Gaius Duilius

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Reconstruction of the ancient honorary column with ramming spurs and anchors , around 260 BC Chr.

Gaius Duilius was a Roman politician and consul in the First Punic War . He came from the plebeian gens Duilia .

Not much is known about his family background or the beginning of his career, especially since he did not belong to one of the traditional families of the Roman aristocracy. Nevertheless he succeeded for the year 260 BC. To be elected consul with Gnaeus Cornelius Scipio Asina during the First Punic War against Carthage . Whether Duilius was given command of the newly built Roman fleet or of the land forces in Sicily has not been clarified because of contradicting sources.

However, the mistakes of Scipio Asina in connection with the battle of the Aeolian Islands and its capture soon made Duilius the sole commander. A little later he met the rest of the Roman fleet on the Carthaginian ships under Hannibal Gisko . The following Battle of Mylae was an overwhelming victory for the Romans, largely due to the use of the " Corvus " grappling bridges. Duilius took possession of a number of enemy ships, including Gisko's flagship. He was the first Roman to be honored with a triumphal procession for a victory at sea . The ramming spurs carried along from the bow of the captured ships were later integrated into an honorary column ( Columna rostrata ) erected in honor of Duilius in the Roman Forum . For the next few centuries this column was located opposite the Curia Iulia on the northern edge of the Via Sacra , only a few meters from the place where the Arch of Septimius Severus was later built; it was rediscovered in 1565.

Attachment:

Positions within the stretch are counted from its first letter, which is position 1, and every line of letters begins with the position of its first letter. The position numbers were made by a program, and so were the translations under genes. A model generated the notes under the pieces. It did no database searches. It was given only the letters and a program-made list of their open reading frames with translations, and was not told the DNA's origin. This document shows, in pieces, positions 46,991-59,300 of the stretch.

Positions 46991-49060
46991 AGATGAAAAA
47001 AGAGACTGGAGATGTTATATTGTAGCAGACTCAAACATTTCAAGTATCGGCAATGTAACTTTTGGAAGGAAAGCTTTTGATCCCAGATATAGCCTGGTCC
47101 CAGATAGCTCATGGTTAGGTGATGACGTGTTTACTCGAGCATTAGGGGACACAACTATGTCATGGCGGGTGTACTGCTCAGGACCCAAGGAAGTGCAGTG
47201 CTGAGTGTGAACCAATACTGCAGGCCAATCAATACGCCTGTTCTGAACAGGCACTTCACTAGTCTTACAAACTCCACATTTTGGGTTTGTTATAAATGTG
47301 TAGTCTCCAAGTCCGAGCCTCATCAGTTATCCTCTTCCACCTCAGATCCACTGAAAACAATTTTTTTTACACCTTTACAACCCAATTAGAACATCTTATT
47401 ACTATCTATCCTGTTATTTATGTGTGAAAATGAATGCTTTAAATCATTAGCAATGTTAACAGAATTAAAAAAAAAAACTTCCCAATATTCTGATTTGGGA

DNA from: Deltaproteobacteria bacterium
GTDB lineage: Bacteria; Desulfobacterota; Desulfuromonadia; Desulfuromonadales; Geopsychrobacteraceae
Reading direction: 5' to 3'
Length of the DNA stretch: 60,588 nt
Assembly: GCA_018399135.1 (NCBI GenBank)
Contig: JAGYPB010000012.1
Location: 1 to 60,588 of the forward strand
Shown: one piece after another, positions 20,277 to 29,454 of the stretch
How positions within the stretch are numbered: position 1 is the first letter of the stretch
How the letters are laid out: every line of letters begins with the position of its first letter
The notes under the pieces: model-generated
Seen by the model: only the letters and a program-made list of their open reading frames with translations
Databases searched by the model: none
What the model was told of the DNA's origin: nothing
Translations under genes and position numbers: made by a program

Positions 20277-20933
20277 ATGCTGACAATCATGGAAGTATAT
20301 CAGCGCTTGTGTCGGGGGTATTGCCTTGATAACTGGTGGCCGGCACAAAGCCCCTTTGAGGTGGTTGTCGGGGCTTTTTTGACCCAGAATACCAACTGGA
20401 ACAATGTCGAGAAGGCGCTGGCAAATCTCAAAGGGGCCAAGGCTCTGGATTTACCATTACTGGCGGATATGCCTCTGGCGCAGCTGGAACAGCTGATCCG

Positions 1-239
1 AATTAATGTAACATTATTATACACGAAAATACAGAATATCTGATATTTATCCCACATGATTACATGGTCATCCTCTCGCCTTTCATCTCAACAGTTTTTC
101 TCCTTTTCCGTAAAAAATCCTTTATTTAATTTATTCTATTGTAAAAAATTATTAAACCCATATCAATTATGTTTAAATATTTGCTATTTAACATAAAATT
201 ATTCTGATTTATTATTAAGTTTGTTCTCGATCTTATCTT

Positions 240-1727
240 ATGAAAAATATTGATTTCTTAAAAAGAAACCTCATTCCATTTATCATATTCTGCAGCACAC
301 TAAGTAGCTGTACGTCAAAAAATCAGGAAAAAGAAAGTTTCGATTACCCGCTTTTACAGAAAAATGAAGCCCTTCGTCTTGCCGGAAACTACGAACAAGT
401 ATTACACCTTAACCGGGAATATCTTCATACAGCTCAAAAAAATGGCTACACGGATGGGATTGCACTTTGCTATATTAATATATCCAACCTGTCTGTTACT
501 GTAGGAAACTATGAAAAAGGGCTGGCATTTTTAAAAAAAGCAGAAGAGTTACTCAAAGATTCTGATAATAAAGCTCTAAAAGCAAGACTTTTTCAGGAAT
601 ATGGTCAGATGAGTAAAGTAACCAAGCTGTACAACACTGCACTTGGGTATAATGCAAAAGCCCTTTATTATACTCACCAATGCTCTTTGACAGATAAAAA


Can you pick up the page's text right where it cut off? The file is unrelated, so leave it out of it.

Duilius was 258 BC BC censor , but seems to have withdrawn from political life in Rome afterwards. It wasn't until 231 BC. BC he took over the office of dictator again to conduct elections.

Several warships of the Italian Navy were named after him in modern times .


supporting documents

  1. Polybios (Pol. I 21-23) says that Duilius initially commanded the land forces, in the tradition of the history of Cassius Dio by Johannes Zonaras, however, he has been in command of the fleet from the beginning (Zon. VIII 10 and 11).